Now that you fully understand the importance of using social media, how will you know if you are making an impact? It is vital to make sure that your social media efforts are working because it’s not about getting more likes or followers; it is about making a tangible difference in your community. Also, success must be measured in order to be sustained. Here are a few simple ways to measure the success of your social media efforts.
1. Set goals
You will never know your success if you have nothing to work towards. You can set broad goals such as growing your newsletter list, increasing the amount of volunteers, or turning more supporters into donors. You can also set more specific goals, which are easier to achieve and measure.
For example, in 2013 the organization Water is Life set out to end the hashtag “#firstworldproblems”. This was a very specific, easy to measure goal that took the social media world by storm (Hrabik). Here is a video explaining it:
Even though no two organizations are exactly alike, seeing where you stand in relation to similar organizations is a simple way to measure your success. This can be done over time and repeatedly after new campaigns are implemented.
You must be careful, however, because obsessing over your benchmark could hurt your organization. This form of measurement must be done within the context of your target audience and mission (Meyer).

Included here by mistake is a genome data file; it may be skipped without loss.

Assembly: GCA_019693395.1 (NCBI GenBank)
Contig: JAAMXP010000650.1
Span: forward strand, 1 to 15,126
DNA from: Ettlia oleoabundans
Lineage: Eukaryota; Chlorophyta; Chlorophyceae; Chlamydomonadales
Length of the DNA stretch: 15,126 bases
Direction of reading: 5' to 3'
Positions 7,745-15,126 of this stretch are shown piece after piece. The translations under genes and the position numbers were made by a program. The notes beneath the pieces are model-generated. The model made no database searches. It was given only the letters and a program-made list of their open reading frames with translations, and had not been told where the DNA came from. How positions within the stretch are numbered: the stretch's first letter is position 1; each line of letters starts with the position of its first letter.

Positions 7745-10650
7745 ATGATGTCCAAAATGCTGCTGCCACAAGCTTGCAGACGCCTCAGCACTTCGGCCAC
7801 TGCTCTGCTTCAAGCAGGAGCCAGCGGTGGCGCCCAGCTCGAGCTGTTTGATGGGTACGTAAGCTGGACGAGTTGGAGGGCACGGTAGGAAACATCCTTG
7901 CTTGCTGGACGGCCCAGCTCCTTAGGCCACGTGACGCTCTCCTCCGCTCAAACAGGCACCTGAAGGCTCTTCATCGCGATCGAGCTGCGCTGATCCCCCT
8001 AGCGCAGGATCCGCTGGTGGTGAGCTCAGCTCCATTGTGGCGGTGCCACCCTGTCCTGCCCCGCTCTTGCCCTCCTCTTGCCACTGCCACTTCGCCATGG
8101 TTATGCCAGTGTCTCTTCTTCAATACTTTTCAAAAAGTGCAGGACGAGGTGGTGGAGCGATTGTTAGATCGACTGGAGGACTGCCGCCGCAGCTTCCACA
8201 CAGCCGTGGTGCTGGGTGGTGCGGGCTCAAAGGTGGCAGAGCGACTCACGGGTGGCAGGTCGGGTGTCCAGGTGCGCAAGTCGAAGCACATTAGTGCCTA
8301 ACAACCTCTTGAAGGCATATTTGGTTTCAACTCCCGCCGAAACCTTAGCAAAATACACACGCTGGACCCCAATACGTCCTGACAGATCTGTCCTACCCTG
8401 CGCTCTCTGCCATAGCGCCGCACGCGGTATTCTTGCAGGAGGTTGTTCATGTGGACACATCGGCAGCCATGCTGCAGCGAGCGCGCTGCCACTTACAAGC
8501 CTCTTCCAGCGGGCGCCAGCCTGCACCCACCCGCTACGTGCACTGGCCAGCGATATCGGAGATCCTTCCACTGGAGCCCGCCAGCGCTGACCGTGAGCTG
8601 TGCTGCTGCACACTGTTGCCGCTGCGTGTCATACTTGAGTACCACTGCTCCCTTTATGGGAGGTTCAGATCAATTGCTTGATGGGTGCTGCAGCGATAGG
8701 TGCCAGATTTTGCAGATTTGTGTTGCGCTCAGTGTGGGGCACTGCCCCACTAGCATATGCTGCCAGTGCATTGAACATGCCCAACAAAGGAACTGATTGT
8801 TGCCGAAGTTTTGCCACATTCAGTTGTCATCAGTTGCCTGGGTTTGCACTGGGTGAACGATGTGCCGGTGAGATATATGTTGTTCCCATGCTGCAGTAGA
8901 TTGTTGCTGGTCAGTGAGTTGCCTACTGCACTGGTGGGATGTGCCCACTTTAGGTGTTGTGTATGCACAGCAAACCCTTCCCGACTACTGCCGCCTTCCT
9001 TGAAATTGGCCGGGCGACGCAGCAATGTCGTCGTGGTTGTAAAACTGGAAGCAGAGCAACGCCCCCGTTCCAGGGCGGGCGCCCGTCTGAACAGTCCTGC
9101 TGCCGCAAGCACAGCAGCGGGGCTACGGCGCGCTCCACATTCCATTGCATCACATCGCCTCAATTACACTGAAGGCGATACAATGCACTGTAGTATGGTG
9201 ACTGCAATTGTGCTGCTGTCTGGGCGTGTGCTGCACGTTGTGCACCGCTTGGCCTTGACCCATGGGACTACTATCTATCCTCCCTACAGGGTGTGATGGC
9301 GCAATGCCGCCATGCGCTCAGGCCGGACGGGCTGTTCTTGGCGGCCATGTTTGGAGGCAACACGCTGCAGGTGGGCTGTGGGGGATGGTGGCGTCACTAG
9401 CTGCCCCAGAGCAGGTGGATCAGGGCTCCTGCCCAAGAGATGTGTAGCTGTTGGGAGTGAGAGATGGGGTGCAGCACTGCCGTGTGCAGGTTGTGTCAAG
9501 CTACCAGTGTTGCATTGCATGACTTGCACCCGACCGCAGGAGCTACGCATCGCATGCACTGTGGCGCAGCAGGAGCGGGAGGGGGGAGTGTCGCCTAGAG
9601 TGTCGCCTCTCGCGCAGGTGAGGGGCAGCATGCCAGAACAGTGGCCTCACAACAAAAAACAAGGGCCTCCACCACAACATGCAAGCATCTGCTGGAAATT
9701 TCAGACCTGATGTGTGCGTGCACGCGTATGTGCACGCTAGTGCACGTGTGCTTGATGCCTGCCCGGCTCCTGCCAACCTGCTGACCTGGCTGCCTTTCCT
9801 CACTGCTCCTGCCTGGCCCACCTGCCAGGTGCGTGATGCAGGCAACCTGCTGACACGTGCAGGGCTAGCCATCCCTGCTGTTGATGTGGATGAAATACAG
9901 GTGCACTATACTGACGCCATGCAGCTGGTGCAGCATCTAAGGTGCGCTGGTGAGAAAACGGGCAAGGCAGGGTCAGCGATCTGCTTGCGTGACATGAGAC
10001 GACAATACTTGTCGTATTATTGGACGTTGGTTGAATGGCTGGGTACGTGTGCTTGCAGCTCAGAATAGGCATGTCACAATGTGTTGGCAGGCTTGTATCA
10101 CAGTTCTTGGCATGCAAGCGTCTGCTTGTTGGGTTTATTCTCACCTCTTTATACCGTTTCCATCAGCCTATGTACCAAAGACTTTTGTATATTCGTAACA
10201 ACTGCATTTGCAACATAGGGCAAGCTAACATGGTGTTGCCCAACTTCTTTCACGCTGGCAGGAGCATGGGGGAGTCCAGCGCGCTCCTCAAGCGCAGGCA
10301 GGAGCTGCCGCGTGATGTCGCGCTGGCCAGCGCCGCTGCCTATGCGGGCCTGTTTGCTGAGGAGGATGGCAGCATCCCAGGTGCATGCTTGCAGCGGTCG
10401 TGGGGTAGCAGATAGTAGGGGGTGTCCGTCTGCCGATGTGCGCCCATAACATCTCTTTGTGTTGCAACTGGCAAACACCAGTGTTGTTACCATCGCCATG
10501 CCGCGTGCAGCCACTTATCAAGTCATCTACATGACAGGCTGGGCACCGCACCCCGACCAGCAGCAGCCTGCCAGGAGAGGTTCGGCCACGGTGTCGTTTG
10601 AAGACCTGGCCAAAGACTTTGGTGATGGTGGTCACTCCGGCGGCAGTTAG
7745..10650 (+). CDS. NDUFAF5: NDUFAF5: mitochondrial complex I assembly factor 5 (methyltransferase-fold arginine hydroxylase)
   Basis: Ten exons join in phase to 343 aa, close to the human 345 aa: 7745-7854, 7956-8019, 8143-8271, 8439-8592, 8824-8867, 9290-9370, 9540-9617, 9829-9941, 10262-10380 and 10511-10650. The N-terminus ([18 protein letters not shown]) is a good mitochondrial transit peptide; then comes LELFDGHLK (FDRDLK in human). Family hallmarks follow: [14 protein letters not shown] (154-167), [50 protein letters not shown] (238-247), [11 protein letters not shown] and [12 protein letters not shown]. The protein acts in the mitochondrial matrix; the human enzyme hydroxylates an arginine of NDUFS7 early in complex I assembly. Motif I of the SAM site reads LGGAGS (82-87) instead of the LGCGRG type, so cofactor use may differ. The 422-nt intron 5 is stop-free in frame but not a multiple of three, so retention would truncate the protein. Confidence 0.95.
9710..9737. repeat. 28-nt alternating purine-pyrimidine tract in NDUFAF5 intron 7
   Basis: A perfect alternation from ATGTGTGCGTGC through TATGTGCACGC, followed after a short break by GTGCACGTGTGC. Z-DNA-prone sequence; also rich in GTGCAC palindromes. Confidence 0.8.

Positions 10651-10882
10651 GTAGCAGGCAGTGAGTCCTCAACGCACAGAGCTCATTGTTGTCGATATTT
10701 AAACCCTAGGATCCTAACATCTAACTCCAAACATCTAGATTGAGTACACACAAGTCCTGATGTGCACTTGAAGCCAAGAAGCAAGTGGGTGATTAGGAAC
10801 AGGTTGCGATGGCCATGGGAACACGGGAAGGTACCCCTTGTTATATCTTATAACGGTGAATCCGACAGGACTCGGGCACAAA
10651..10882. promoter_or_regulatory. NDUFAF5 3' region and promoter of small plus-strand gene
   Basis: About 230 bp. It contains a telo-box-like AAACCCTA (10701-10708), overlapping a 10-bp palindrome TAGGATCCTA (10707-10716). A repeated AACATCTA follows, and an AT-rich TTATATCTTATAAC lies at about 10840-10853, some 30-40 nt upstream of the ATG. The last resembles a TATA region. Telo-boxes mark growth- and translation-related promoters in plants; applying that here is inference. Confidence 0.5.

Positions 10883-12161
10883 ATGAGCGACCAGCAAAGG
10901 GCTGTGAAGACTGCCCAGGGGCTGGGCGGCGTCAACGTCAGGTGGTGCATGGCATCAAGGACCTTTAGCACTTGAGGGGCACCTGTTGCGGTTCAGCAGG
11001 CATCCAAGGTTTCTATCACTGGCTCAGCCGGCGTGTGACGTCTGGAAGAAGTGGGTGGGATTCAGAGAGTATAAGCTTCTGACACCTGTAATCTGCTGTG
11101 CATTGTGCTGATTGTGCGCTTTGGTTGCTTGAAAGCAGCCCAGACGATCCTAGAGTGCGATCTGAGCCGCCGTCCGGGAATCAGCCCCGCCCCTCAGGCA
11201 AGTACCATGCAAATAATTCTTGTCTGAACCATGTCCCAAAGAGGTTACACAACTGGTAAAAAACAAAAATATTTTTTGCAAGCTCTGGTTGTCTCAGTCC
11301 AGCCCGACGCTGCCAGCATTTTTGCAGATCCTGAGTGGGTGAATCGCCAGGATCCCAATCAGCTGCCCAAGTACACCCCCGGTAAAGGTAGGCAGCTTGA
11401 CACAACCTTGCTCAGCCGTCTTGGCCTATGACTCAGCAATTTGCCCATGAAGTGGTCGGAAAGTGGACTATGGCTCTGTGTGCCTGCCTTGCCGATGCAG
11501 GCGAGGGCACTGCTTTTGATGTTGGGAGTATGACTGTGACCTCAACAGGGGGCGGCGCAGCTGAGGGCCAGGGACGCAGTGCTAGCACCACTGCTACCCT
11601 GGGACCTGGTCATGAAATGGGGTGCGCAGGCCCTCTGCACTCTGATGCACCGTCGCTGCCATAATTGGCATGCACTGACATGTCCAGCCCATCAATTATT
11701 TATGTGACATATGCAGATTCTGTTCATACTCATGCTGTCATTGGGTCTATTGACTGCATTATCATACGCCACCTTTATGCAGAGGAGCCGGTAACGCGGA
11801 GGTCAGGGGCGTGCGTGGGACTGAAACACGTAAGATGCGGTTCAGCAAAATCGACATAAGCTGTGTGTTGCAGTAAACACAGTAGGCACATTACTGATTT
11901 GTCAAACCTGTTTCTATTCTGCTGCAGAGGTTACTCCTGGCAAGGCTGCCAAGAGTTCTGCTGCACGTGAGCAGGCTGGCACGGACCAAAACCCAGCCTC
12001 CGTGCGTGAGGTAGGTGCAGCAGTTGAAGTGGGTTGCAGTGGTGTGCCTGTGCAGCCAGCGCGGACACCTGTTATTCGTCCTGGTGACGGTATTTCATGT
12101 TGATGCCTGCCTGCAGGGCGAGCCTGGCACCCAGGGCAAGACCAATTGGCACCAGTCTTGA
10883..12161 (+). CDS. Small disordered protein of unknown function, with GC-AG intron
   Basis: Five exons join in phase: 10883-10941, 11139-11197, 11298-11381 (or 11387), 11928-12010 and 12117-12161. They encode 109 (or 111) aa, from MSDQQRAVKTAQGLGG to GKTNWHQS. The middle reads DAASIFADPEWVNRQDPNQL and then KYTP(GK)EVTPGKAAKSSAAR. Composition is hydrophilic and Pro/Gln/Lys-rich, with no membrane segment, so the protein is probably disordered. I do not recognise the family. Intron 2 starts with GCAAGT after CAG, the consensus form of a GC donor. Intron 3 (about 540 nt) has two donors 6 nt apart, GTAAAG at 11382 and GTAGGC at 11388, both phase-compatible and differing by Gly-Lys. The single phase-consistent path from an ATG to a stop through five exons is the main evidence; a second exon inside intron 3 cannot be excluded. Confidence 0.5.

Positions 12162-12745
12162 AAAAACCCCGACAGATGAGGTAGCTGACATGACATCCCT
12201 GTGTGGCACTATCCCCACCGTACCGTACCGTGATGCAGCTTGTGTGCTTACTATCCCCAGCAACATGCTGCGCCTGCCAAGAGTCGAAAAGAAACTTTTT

Blackbaud produces an annual Online Marketing Benchmark Study for Nonprofits, which is a free and helpful resource for benchmarking.
3. Try different approaches
Trying new things on social media allows your organization to get a clear picture of what works and what does not. For example, if your organization has been posting frequently to Twitter with no obvious impact, then maybe your target audience is not active on twitter. Try using Facebook or YouTube to get your message across. It is also possible, and even beneficial, to use multiple social media platforms at once.
Take a new approach, track your activities, and tweak your social media efforts to make sure you are moving forward.
By Organizational Focus. (n.d.). Retrieved March 17, 2015, from https://www.blackbaud.com/nonprofit-resources/onlinemarketingstudy
Hrabik, L. (2013, November 15). The Top 4 Nonprofit Social Media Campaigns of 2013 (And What You Can Learn). Retrieved March 17, 2015, from http://www.nonprofithub.org/social-media/the-top-4-nonprofit-social-media-campaigns-of-2013-and-what-you-can-learn/
Meyer, B. (2014, September 10). Nonprofit Website Benchmarks. Retrieved March 17, 2015, from http://thinkshout.com/blog/2014/09/nonprofit-website-benchmarks/